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Posted at: Apr 16, 2018, 1:48 AM; last updated: Apr 16, 2018, 1:48 AM (IST)

‘Politician da pata nahi, par mai 50 saal baad vi shayad parheya javanga’

‘Politician da pata nahi, par mai 50 saal baad vi shayad parheya javanga’
Dr Atamjit Singh

Aparna Banerji

Tribune News Service

Jalandhar, April 15

“All Punjabi writers have largely been anti-establishment. Be it the British, the Congress or BJP or Akalis. Guru Nanak was also anti-establishment. Waris Shah was also anti-establishment. I have hope from every genuine writer. But at the same time, there are avenues where state or establishment — choga pandiyan ne te loki chugde hai (they feed you and you get fed). By and large, our entire literature is positive. I believe writers should be together. Maybe, we need to build a stronger momentum. I believe we shall.”

Acclaimed Punjabi theatrist — the wise old man of Punjabi theatre — Dr Atamjit came to Jalandhar after decades to stage his play “Rishetyan Da Ki Rakhiye Naam” during the KL Saigal Punjabi Theatre Festival being organised by YUVAA at Saigal Memorial Hall.

Expressing hopes about the consistent efforts from the region to provide a centre and a hub for theatre – like is being done by YUVAA during the festival – Dr Atamjit spoke about the perils of narrow nationalism and hopes he had from artistes who, he believed, can triumph over the evils haunting our society.

Excerpts from an interview:

Q:The warrior and Sufi identities of Punjab have grown side by side and in the present times do you think the saner Sufi voices have taken a backseat from hypocritical interpretations of the warrior ones?

A: There have been phases in the history of the state and there will always be foregrounding and backgrounding of things. Nowadays, the extreme which you are talking about is in the foreground and the saner elements have gone to the background. But it’s a worldwide phenomenon, how can I isolate my people? The real thing, however, – is that part which is saner, beautiful, subtle and spiritually dead? I don’t think so. It’s not dead yet. And I don’t see any situation where it will be dead.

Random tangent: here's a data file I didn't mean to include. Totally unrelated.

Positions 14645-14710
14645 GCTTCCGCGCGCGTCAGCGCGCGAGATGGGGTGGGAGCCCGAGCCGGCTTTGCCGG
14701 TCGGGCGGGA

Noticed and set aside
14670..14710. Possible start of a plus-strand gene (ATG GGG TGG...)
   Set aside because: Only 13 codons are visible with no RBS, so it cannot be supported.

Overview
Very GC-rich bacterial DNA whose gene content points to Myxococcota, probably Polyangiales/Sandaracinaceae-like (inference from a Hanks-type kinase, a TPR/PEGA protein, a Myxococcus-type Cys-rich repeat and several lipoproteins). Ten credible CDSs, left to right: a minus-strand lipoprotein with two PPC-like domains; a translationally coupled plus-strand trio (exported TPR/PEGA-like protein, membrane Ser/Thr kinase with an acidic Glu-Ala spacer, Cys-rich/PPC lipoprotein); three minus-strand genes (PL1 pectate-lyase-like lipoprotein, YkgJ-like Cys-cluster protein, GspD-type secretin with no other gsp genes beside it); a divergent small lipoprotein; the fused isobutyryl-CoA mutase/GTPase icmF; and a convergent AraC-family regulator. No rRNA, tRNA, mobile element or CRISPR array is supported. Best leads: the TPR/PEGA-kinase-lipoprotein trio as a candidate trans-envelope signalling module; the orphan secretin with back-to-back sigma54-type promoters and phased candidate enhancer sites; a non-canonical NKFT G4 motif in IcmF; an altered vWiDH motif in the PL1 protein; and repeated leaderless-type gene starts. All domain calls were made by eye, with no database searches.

That’s why our effort is to keep it living. These are difficult times. And during these difficult times, one has to trust that we can save those elements.

Q: In the present times which are the subjects which weigh heaviest on your heart?

First of all women. I believe women of Punjab are better off than women of our neighbouring states and they have also grown a lot. However, it is still not an ideal situation. There is still a lot of work to be done for women. I have already written a lot on these issues. The latest two plays I did were on this theme – ‘Main Ta Ik Sarangi Han’ and ‘Panchnaad Da Pani’. The second subject close to my heart is migration – women migrate from one home to another. Ninety five percent of the women have to do so. People from villages go to cities, those from cities to bigger cities. Punjabis are migrating abroad, causing cultural problems. People of UP and Bihar coming to Punjab have given rise to cultural problems. Similarly, when we go to England or America, similar problems arise. This process of acculturation –it’s very painful at times. I have written about it.